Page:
DR BRANDT: So I’m gonna spend about — I don’t know. 30 minutes or so, 40 minutes, going through the basics of glaucoma drainage device surgery, and then when I’m out there, in a week or two, we’ll look forward to sharing with you some of the techniques that we use, particularly in children. And work with you. It sounds like we have a lot of cases to deal with when I’m out there, so I’m looking forward to getting to know all of you and working with you. I’m gonna go through a very basic talk, outlining the rationale. Let’s see. Here we go. The rationale for using these devices, the types of devices that are out there. The indications, the surgical techniques, the comparative studies, and then on to some recommendations, overall recommendations of when and where they should be used. And the rationale by which glaucoma drainage devices were developed was because trabeculectomies failed. And there was a great interest in the 1970s and on in developing something that would be doable after a trabeculectomy has failed. And trabeculectomies fail early because the internal ostium becomes closed by iris, vitreous, lens material, whatever other things that can physically close it, and more commonly, if the procedure was done properly, the procedures fail because of external fibrosis, either of the flap down to the sclera or scarring of the conjunctiva to the sclera. That process goes on for a long time, probably for years, and so trabeculectomies fail further on down the line for the same sorts of reasons of external fibrosis, but also when we use antimetabolites like mitomycin, the patients sometimes develop leaks and infections. And here’s an example of a young man I took care of. He was, I think, a teenager when we ended up operating on him. And he was lost to follow-up, disappeared, and then came back some ten years later, with a painful red and now nearly blind eye. And as you can see, he developed a late bleb leak and a bleb-related infection. Obviously this is not something that you want to see — especially on a Friday afternoon — and this underlies the reason that many of us have been working and trying to find alternatives to trabeculectomy, which, although it works, is not perfect, as we all know. The risk factors for failure of trabeculectomies include prior trabeculectomy failure. So if a patient has had a trabeculectomy in the superior nasal quadrant and it fails because of scarring, and you decide to go ahead and do a trabeculectomy in an adjacent quadrant, the fact that they failed once tells you that they are already primed to scar down a subsequent trabeculectomy. And certainly I’ve seen plenty of eyes that have had two, three, four trabeculectomies done, and each one fails faster than the previous one — presumably because you’ve primed all the fibroblasts to scar any insult to the eye. Any prior conjunctival surgery, such as previous large incision extracap and even small incision extracap, if the conjunctiva was violated, predisposes trabeculectomies to failure. And other things that are risk factors for trabeculectomy failure include younger patients, who have a more vigorous healing response, as well as doing trabeculectomies without the use of antimetabolites, which has become the standard of care — at least in this country — since the late ’80s, early ’90s. Risk factors for — and that’s a double-edged sword, the use of metabolites, because risk factors for late failure include the use of antimetabolites, which, as we know, lead to thin blebs, bleb leaks, and bleb infection. And on top of all that, we have the risk of — that’s included with poor hygiene and external eye disease. So a patient with bad lid hygiene, chronic blepharitis, is at big risk of developing a late onset bleb infection. So glaucoma drainage devices were designed and invented in the mid to late ’70s to overcome the two problems with trabeculectomy. One is to prevent the closure of the fistula that diverts aqueous out of the eye, and that is done with a silicone tube. And then the later failure that’s due to conjunctival scarring down to the episclera and sclera — the key innovation was to place an external plate that maintains that potential space with a material that conjunctiva cannot scar to. And allows the creation of a capsule that is hopefully permeable enough for fluid to get through it. People have tried sticking tubes in eyes since the early part of the last century. People have tried little glass tubes and other things like that. But we know that if you just put a tube into the anterior chamber and then into the subconjunctival space, you’ll end one hypotony, with flat chambers and all the other problems that result from that. And furthermore, even if you get away with no problems with hypotony, generally the conjunctiva just scars down very quickly after a few weeks or months. So the key innovation that was developed by Tony Molteno and Dr. Shocket — he’s in New Zealand. He’s in his 90s. Wonderful gentleman. And Stanley Shocket, who was a retinal surgeon in Baltimore — they both independently came up with an idea that you could create a tube that goes into the eye, and then diverts aqueous humor to a space maintained by this material to prevent scarring. And the Molteno implant was the first of these devices that was designed specifically for glaucoma. Dr. Shocket, a retina surgeon, came up with the idea to use in his patients with neovascular glaucoma. The idea he came up with was to take a tube and divert aqueous to the potential space created by an encircling scleral buckle. And I believe that he did this first in a few patients that had scleral buckles, and it worked, and so he essentially assembled a device made of a silicone tube from oculoplastic surgery, as well as retinal explant material, and assembled these and put them in. I did several of these in my fellowship in the late ’80s. They work well, but it’s a lot of surgery. Requires taking down the conjunctiva, 360 degrees. And is a big hassle to do. And I don’t think many people do them anymore. The two primary classes of glaucoma drainage devices that are used now are the non-valved implant and the valved implant. I believe that we’ll be working primarily with the Ahmed valve at KATH in a week or two. And these are generally my preferred implants in children, and we’ll talk more about that when I’m there. But I do really like the Baerveldt implant, which is shown in the drawing down below. This is a non-valved implant. And we have several comparative studies suggesting that the Baerveldt implant may result in lower intraocular pressures than the Ahmed does when you follow patients for a long time. The drawing that you see at the bottom left of the screen is actually not of the Baerveldt implant, but is in fact a drawing from the literature for the Addi, which is a complete copy of the Baerveldt implant, made by the Aravind hospitals in India. It’s not approved in the United States, but I’ve used it in a number of countries around the world with Orbis. And we can talk about this when I’m out there, but this is much, much less expensive, obviously, than the Baerveldt, but also much less expensive than the Ahmed, costing only about $50 or $60US, I believe, when purchased in packs of 10. So it is something that we can talk about, getting you guys some exposure to these devices. Because it’s probably much more cost effective in your hands there. The non-valved devices, as I said earlier, if you just stick a tube in the eye, the pressure will go to zero and you’ll get all those problems. So the non-valved devices require temporarily occluding the tube to prevent that early hypotony, and preferably for about 4 to 6 weeks to allow a capsule to form around the external device, or the external plate. I trained under George Baerveldt, who actually developed the Baerveldt implant — obviously the name — and he had learned his technique from Tony Molteno, so there’s a long pedigree here. But he taught me to ligate the tube with an absorbable suture. And I generally tie the tube off with 7 or 8-0 vicryl, which then dissolves after 4 or 6 weeks. Some people occlude the tube internally with a nylon suture, and then extend it under the conjunctiva, and they leave a long piece of suture that they just direct underneath the conjunctiva, to the inferior temporal quadrant, and then when it’s time for the suture to come out at the slit lamp, they make a little cut over the suture in the — 180 degrees or 90 degrees away from where the implant is, and they just pull that suture, which then allows flow to begin. They call that the rip-cord technique, like the rip-cord on a parachute. I’ve tried it a couple of times. I just find it cumbersome, and prefer to just tie off the tubes. Others have filled the tubes and the anterior chamber with a highly retentive viscoelastic, such as Healon 5, which can take weeks to clear. And essentially they temporarily occlude things just by gumming up the works with the viscoelastic. The potential advantages of the non-valved implant are, first of all, in the current designs of the Baerveldt implant, the double plate Molteno, and so on, are that they have a larger surface area for the explant or the plate that is placed. And there is some reasonable animal data that suggests that pressure lowering is roughly proportional to explant surface area. That said, there was a study done in humans that compared the 250 to the 350 to the 500 — I think it was 500 or 450 — square millimeter Baerveldt in — this was in the ’80s, early ’90s, that basically showed that, yes, IOP lowering is roughly proportional, but when you get too big, you increase the risk of complications, and so on. So most surgeons in the United States who do Baerveldt implants stay with the 250 or 350 implant. The big theoretical advantage of these implants are that the bleb is not exposed to the aqueous humor, which is filled with blood and inflammatory mediators, and so on. And so the thought is that the scar that forms around the plate externally is a much thinner and more permeable bleb than one that is formed after something like an Ahmed implant, where flow starts immediately, and during that early healing process, the bleb tissue is exposed to all sorts of inflammatory media that cause a more vigorous healing response. The Ahmed-Baerveldt comparison study, which I was involved in, and then the Ahmed versus Baerveldt study, which was a similar study done in Canada — we compared the Ahmeds to the Baerveldts. We now have five-year data. And it suggests that the Baerveldt has slightly higher early complications, but better long-term outcomes, in terms of pressure lowering. The Ahmed valve, which I think you guys are familiar with, uses a one-way silicone valve, and it’s actually not a true valve. It’s essentially a one-way flow restrictor. And they claim that it opens at 10 milligrams of mercury. On a bench, using balanced salt solution, yes. It does reliably open at 10 millimeters. But in vivo, in the actual human eye, it opens at variable pressures. As we all know, the pressures after these procedures can be anywhere from 2 to 25 or 30, depending on how viscous the aqueous humor is, with fibrin and so on. But the main advantage of this is that it works right away, and the valve and flow restriction, at least in most cases, avoids early postoperative hypotony. So the potential advantages of these devices are that there’s no need for temporarily occluding the device. You get immediate IOP lowering. You do have the advantage of single quadrant implantation, although the Baerveldt also — and I’ll demonstrate the technique there that can be used for either the Baerveldt or Ahmed implant — can be put in in one quadrant. It is slightly faster surgery than the Baerveldt, because you don’t have to lift up the muscles or anything like that. But most of these cases, with experience and an eye that doesn’t have a lot of scarring — these procedures, with experience, can be done in 30 to 40 minutes, if you have good exposure. The potential disadvantages is the converse of what we talked about for the Baerveldt implant, which is that the tissue that is gonna form the capsule over the plate is exposed to an inflamed aqueous, and the thought is that particularly transforming growth factor beta probably leads to a thicker and less permeable capsule. It also has a smaller surface area than the Baerveldt 350, and, again, that may ultimately restrict the degree of pressure lowering that we achieve. So the indications for these devices are failed trabeculectomies, extensive conjunctival scarring. Another one that many people don’t think about, that often goes into my decision making, is if the patient is anticipated to need further intraocular surgery. In other words, if a patient comes in that I’m sharing with the cornea service or the retina service, and they say — well, we need to get the pressure down, but then we’re gonna need to do a vitrectomy, or we’re gonna need to do a lensectomy vitrectomy, or we’re gonna need to do a penetrating keratoplasty… Those procedures, if you do a trabeculectomy and pat yourself on the back that you got everything under control — that subsequent surgery is probably going to cause a trabeculectomy to fail. And so we know from experience — not a lot of good hard data on this — but based on experience, glaucoma drainage devices tend to tolerate the stress and insult of further eye surgery much better than a trabeculectomy. So in a patient where I’m dealing with an accuse high pressure, but I know they are gonna need multiple other surgeries, I will definitely put a glaucoma drainage device in, even as the primary procedure, because I know that it’s gonna survive the patient’s subsequent surgical path more easily than a trabeculectomy will. And again — and we’ll get back to this — I believe that the glaucoma drainage devices are a very valid procedure to be doing as primary surgery in selected populations. And towards the end, we’ll talk about that. The techniques include conjunctival flaps and the preparation of the device. For the conjunctival flap, I was taught to do limbal-based conjunctival flaps. That means the incision is far in the fornix and the conjunctival flap is hinged at the limbus, as opposed to fornix-based, where a large limbal incision is made, encompassing 3 to 5 clock hours. And I think the limbal-based technique, which I use, is much better in children for a number of reasons, which we’ll talk about when I’m out there. But particularly in children with aniridia and aphakia, I much prefer the limbal-based technique. And I generally do the limbal-based technique in both children and adults. The implant needs to be prepared, so for the non-valved implants, I need to ligate it. I used to do it on the back table, while my resident or fellow got the eye prepped and set up and everything, but now with my presbyopia, I just do it under the microscope, on the operative field. For the valved implants, it’s absolutely crucial that the device be flushed with saline or balanced salt solution, because those silicone valve leaflets tend to stick together during manufacturing, and you have to unstick them to make sure that the valve is working, before you implant it. If you fail to do that, you’ve essentially put a tube in the eye that has a blocked-off end, and the aqueous has nowhere to go, and the procedure will fail. Then we trim the tube to an appropriate length. Once it is secured to the sclera. And we perform — we implant the tube into either the anterior chamber or, in an eye that has had a thorough vitrectomy, into the pars plana. But we do this under a scleral flap, under donor tissue, or the technique that I’m doing now is I make a very long scleral tunnel, using a crescent blade. And I’ll demonstrate that technique. I’ve found it very, very useful, especially in children. And we’ll talk about that. So here is my limbal-based procedure. This is a 4-week-old, who had bilateral congenital glaucoma of the newborn. We know that when congenital glaucoma shows up at birth, that’s a very poor prognosis. I generally will try angle surgery, but won’t wait very long to move on, because the success rate for angle surgery in a child presenting at birth is very, very low. Probably a good bit less than 50%. If I can get angle surgery to work, great. Because I’ve spared the conjunctiva. But I will move on very quickly to put a glaucoma drainage device in these children. Here is the Ahmed implant. I’m hoping you’re able to see the video reasonably well. And you can’t see off the screen that I’ve cannulated — and here you can see my forceps is pointing to a little bubble of fluid, and then it’s gonna pop the leaflets open. And I’m using quite a bit of pressure on the cannula, on the syringe, and now it’s popped through. You have flow through the valve, and now it’s safe to implant. Here is a Baerveldt implant. I’ve already made my — this is an adult. I’ve already made my conjunctival incision and cleared adhesions. And this is a technique that I’ve used and really can be done without an assistant. It’s easier to do with an assistant, but is very doable through about a 6 or 7-millimeter conjunctival incision. And then I switch hands, loop — this is the lateral rectus that I’m looping — and then I can tuck the device under the lateral rectus muscle. And then I pick things up, and here you can see it’s anchored under the muscle. Both superiorly and temporally. You don’t want to yank it right up against the muscle, because that’s a little bit more likely to cause a strabismus. So I usually anchor it in place a millimeter or two behind the muscle, so it’s not impinging right on the tendinous insertion of the muscles. Here is a nice clamp that I use, that is helpful for a nurse or an assistant, and this is a little technique with a little bit of dye there, to see exactly where it’s going in. I don’t use this technique much anymore, but it does have the advantage of showing you exactly where you entered the eye. Because sometimes, if there’s a lot of blood, it’s sometimes difficult to see where you entered. And I guess the video stopped before I could show you. Let’s see the next one. I guess not. So if we go back here… I’ve created an entry into the eye, just behind the limbus. And my assistant just flips the… I’ll go back here. Let me just go back and just show you. That’s here. So my assistant is holding there — and you can even do this yourself, or hold it up with a sponge — if you don’t have an assistant. This is a 23-gauge disposable needle, which is about the right size to fit the implant snugly. We sometimes use smaller needles, such as a 25-gauge needle in children, just because their sclera is more flexible, and you want a slightly tighter fit. But here the key is: My assistant is holding the conjunctiva over, so that I can see the needle as it enters the eye, and I want to make sure that I’m not going under the iris. It’s important in patients with angle closure, where there are synechiae, that you do everything you can to avoid going under the iris. In some cases, I’ll even do a surgical iridectomy in that area, and plan on having the tube come in a little bit posteriorly, but then go anteriorly in front of — through the PI, and in front of the iris. And I’ll show you guys that technique when I’m out there. So there’s a long history, as I said, of fornix-based conjunctival incisions. And most surgeons do the fornix-based incisions. In the tube versus trabeculectomy study, most of the US surgeons did fornix-based flaps, but both Tony Molteno and George Baerveldt usually implanted them under a limbus-based flap, and again, that was the way I was trained and I continue to do it. The advantages of doing these limbal-based is that you get better exposure posteriorly, it’s a much smaller incision, and you can make sure that it’s absolutely watertight. It tends to be more comfortable for the patient, because the incision is up in the fornix. And in children that are aphakes, that you’re gonna be working with contact lenses — you are quicker to fit them in contact lenses. And the big advantage in my mind, especially in aniridia patients, are that it spares the limbal stem cells. The disadvantages is that it requires a conjunctival clamp and a good assistant. And if there’s a lot of scarring, dissecting forward to where you’re gonna put the tube in can be a little challenging, and you risk buttonholing the conjunctiva. The main criticism of the technique is that it places an area of active wound healing right near the bleb. And many people moved to the fornix-based conjunctival incision because they thought this would cause these devices to fail more frequently. The advantages of the fornix-based flaps, which I’m assuming — but I don’t know this for sure — that you folks are doing — the advantages are that the limbal wound is far away from the posterior bleb. But the disadvantages are that they tend to be uncomfortable for patients, the wound is rarely completely watertight, and unless you make a pretty big incision, suturing the plate to the sclera can be a little challenging. And certainly in aniridics, when you do a 4 or 5 clock-hour incision at the limbus and cauterize in that area, you’re gonna destroy many clock hours of limbal stem cells, which the aniridics in particular need to keep their cornea clear. We did a study here at UC Davis, comparing my results to my partner’s results. She does fornix-based. I do limbal-based. And we found really no difference in the outcomes between these two. I can provide you with these papers, when I get out there. Again, in the interests of time, this is getting a little esoteric, so I won’t go into this. But both techniques work, and it really comes down to both surgeon preference and patient selection. And so if there’s no difference in the outcomes, why would you change what you’re already doing? And again, it is based primarily, I think, on the ocular surface. Here’s a patient with stem cell deficiency. You can see the staining, chronically, on their ocular surface. This is not an aniridic patient, but a patient that had a scleral buckle, so they had a complete peritomy, and then they had a trabeculectomy that failed. And so on and so forth. And they’ve destroyed — they have so limited a reserve of limbal stem cells that they have trouble epithelializing their cornea. And again, this is the disadvantage, I think, of the fornix-based flaps. And here’s a technique — here you’ll see a more recent video. This is my technique of limbal-based surgery. This is another kind of assistant clamp here. I’m putting in an Ahmed implant. And I tend to secure these to the sclera using 8-0 nylon. I was trained by Dr. Baerveldt to use a braided polypropylene suture. But I found that those end up eroding, years later. So I’ve moved to using the nylon suture, because it dissolves after a year or so. This is a mini-crescent blade, that I’ve found very useful. I’m gonna bring a box of them to demonstrate with and leave for you. But here you can see that I don’t need to make a flap. I don’t need to use any patch material. And here I’ve created an entry into the eye. Now, here is the Baerveldt implant, sort of duplication of what I showed you a few moments ago. And… We’ll zoom out here in a second. And with a little experience, you can actually do these quite nicely without an assistant. But it is very helpful to use these little clamps, which I’ll demonstrate to you when I’m out there, that hold the tissue very nicely. Here again I’m using the 8-0 nylon to secure the implant to the sclera. You’ll notice that there’s blood traveling down the tube, so I had not yet tied off the tube. But that’s not shown. Very straightforward. Now, this is a young woman who I’d been following since her teens. She’s in her 20s now. She has an aniridic cataract. So I did her cataract surgery. I pre-placed that implant and did those scleral tunnels. Now I’m going in, after having removed her cataract, and I’m sorry the video is a little more zoomed in than I’d like for demonstration purposes. But here you can see I’m entering her eye with that 23-gauge needle. And now I’m feeding the device into the eye. And you can see — I don’t know what the quality is of the video. Now, this is the closure, posteriorly. In her, I did place a patch graft of pericardium. But this is what she looked like afterwards, and her vision improved from around 20/400 up to about 20/60, which is where she is now. And notice that the conjunctiva at the limbus is all untouched. So we didn’t destroy all her limb bag stem cells and lead her to an epithelial failure and scarring. So, again, I generally do these limbus-based flaps in most of my patients. And this is what she looked like afterwards. You can see that she still has keratinization of her ocular surface, but the cataract was a big cause of her poor vision. And she has improved significantly. And for the very first time, I was able to see her nerve in many years, and happily, she still has some good optic nerve reserve. So she should maintain some vision for much of her life. As you probably know, in aniridics, as long as you can keep their pressure under control, what causes them to lose vision is generally their corneal failure, not glaucoma, as long as you maintain their pressures in a reasonable range. So I’ll skip through this discussion. Other than when you’re thinking about these patients, you should always examine the ocular surface, and recognize that any fornix-based surgery is gonna make these patients worse. I’ll move on here to… This is the postoperative care. I generally do subconjunctival injections of antibiotics and steroid. I’ll often put them on topical steroids pretty frequently for the first few days, and then four times daily continue the antibiotics for about a week. And then continue at least four times a day steroid for a couple of months. These patients — both the Ahmed — particularly the Ahmed implants, but also the Baerveldt implants — will develop what we call a hypertensive phase, and it usually occurs 4 to 6 weeks after there is flow through the system. So in an Ahmed implant, it’s 4 to 6 weeks after the surgery. In a Baerveldt implant or a non-valved implant, this hypertensive phase will often happen 4 to 6 weeks after the ligature releases and the tube opens up. And the key here is to treat these eyes with very aggressive aqueous suppression, to lower the pressure, and that allows a thinner capsule to develop. In terms of comparative studies, there are many case series in the literature, but the two major prospective randomized trials include the tube versus trabeculectomy study and the primary TVT study. This slide is wrong. I gave this talk in November/December. The primary TVT study reported its results at the Academy last November or October. And I’m one of the co-authors of the paper. We just submitted the manuscript. So you should probably see the primary TVT study in the journal Ophthalmology, within the next six months. But I’ll be happy to talk with you guys when I’m out there, on the results. But the tube versus trabeculectomy study… With which you’re probably familiar, and I’m happy to share all of these papers with you by email… Leonard, we should talk about — I can probably set up a repository on Cybersight, or send a Dropbox link for folks to download a bunch of these articles. The TVT study was done to compare a Baerveldt implant to a standard trabeculectomy in patients felt to be at high risk of failing a standard trabeculectomy. And we had 212 patients at our centers. And the inclusion criteria were these. They had to be adults. Less than 85. They had to have pressures between 18 and 40. On medications. And the other risk factors included a prior cataract surgery, trabeculectomy, or both. And these are the exclusion criteria. Again, I don’t need to go into these in great deal. We could have a mini-journal club when I’m out at KATH, and we can discuss some of these papers in more detail in person.. So we had a good retention of our patients over a course of 5 years. And you can see that ultimately, the intraocular pressures were about the same between the two. Not statistically significant after 1 year. But the failure rate was quite a bit higher for the trabeculectomy group than the Baerveldt implant group. And if you set different thresholds for what is considered a failure, that difference still occurred with the Baerveldt implants lasting longer than trabeculectomies. Now, often the critique of the TVT study is that — well, you’re doing this surgery to get people off of medications. And even at 1 year, most of the patients in the tube group were back on at least one medication. And that is true. However, if you follow patients long enough, as I’ll show you here, that difference went away after 3 to 5 years. So there was no statistical difference between the tube group and trabeculectomy group in terms of their medication burden after 3 years. So if you want a totally unqualified success, where the patient has a low pressure and doesn’t need to take medications, you are more likely, probably, to achieve that with a trabeculectomy for the first couple of years, but that advantage of trabeculectomy disappeared after about 2 years. So after 5 years, tube surgery was more likely than trabeculectomy to help you control pressure, avoid hypotony, avoid reoperations, and have bad outcomes like loss of light perception. But by the time you got out to 5 years, there was no real difference in terms of pressure reduction or the need for medical therapy. The complications were a little bit more common after trabeculectomy, but the bad complications, such as choroidal hemorrhages, and cataracts requiring subsequent surgery, and other things like that, were similar for both procedures. So my recommendation is that these devices are an important and proven option for surgical glaucoma management. If you haven’t done these devices, done these surgeries, it is a different skill set for the surgeon, but most skilled ophthalmic surgeons can learn this procedure. In fact, it’s my preferred procedure to take my residents through, if they’re gonna do glaucoma surgery. I think they get into fewer dangerous situations doing tubes than they do trabeculectomies. Trabeculectomy, in my mind, is more of an art, whereas these devices are more of a pretty standardized procedure. And at least in the TVT study, we found very similar results. And again, the second bullet point here, I think, is an important one, which is: Repeating trabeculectomies over and over again really just achieves limited returns with increasing complications. And I suspect that in your population, especially your adult population, you have a significant number of failed trabeculectomies, because of scarring, young patients, and limited follow-up, and just repeating trabeculectomies over and over again — I hope that I’ll be able to assist you in beefing up your skills and putting in Ahmed implants, and maybe getting a Baerveldt implant variant like this one, so that you can start using these. And I think personally that glaucoma drainage devices have significant advantages as a primary surgery when you’re anticipating that the patient’s follow-up is gonna be difficult. If they live many hours away, have limited resources to be able to come back from postop visits, I’d much rather put in a glaucoma drainage device. Because if it’s gonna work, it’s gonna work regardless of whether or not I saw them postoperatively, but as you all know, trabeculectomies need a lot of tender, loving care in the first month or two, to assure that they work. And if you’re not seeing the patient, that’s a recipe for the trabeculectomy to fail. So reemphasizing that, I recommend them as primary procedures when follow-up is anticipated to be long. Contact lenses-dependent. If the patients do a lot of water sports or are exposed to dirty water a lot, and also when pressure lowering is urgent, as we talked about. If they’re gonna need further surgery for other ocular issues, a tube is much more likely to survive subsequent surgery. The TVT results are very useful. Again, I’ll skip through this. This is going a little longer than I thought. But this really has lowered my practice for recommending these devices in many of these settings. And established ethically, the TVT did — the basis for the basis for the primary TVT, and just reported its results, and we’ll talk about the primary TVT results when I’m out there. Because I’m basically reviewing the final manuscript that’s being submitted next week. And I’ll try to put together a little slide set, so that I can give you a preview of the results, which basically showed that — no surprise — trabeculectomies are a little bit better than the Baerveldt implant in a primary surgery. But that’s only the one-year result. And I think what’s gonna be really interesting is to follow this group of patients out to 5 years. My suspicion is that many of the trabeculectomies will fail over the next few years, and will be in a similar situation where, long-term, there may not be a lot of difference. But that’s my gut feeling of what’s gonna happen with this group of 200 patients. But I don’t know that. Because we only have the 1-year results. So with that, I will close.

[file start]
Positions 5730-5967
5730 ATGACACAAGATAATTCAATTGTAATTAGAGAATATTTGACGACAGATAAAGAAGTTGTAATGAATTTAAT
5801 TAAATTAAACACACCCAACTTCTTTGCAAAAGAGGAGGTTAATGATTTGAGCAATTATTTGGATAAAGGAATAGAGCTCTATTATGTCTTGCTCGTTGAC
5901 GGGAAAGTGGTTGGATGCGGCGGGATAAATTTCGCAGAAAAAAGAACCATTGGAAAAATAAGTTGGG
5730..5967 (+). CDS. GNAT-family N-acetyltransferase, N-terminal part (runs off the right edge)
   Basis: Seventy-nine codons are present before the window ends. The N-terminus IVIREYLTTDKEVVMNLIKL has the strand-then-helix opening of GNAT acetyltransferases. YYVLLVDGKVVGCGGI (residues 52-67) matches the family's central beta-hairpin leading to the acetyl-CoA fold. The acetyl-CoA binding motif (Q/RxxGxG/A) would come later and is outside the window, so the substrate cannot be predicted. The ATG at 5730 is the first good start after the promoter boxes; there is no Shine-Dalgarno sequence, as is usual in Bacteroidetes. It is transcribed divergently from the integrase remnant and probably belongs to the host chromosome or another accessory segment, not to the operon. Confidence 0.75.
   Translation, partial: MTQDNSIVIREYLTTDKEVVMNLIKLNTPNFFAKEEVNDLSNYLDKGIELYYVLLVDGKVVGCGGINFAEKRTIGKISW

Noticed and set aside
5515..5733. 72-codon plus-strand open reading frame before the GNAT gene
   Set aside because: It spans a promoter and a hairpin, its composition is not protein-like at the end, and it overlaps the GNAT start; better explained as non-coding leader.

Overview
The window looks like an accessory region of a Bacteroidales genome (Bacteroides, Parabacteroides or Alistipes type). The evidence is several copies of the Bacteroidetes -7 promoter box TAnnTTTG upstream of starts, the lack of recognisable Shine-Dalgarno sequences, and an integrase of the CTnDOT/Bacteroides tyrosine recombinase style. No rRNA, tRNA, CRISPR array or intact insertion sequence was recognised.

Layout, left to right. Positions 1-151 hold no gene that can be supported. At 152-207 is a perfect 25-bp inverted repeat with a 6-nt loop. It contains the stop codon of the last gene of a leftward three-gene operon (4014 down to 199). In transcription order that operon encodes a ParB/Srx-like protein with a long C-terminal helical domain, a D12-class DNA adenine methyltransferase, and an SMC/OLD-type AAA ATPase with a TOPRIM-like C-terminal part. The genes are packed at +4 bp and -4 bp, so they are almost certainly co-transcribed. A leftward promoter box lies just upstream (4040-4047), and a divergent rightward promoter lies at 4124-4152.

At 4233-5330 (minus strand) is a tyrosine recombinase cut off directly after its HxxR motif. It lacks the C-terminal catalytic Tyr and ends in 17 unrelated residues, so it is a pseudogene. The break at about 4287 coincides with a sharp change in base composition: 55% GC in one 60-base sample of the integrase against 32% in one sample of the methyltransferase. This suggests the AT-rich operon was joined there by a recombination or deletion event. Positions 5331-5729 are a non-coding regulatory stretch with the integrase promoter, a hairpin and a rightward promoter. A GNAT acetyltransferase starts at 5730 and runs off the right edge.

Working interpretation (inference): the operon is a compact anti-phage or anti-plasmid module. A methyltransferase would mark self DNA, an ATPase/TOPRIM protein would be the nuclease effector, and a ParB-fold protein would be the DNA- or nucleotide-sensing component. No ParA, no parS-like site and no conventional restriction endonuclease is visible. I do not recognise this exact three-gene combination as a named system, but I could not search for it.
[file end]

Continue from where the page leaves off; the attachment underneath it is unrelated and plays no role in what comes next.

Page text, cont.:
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April 28, 2017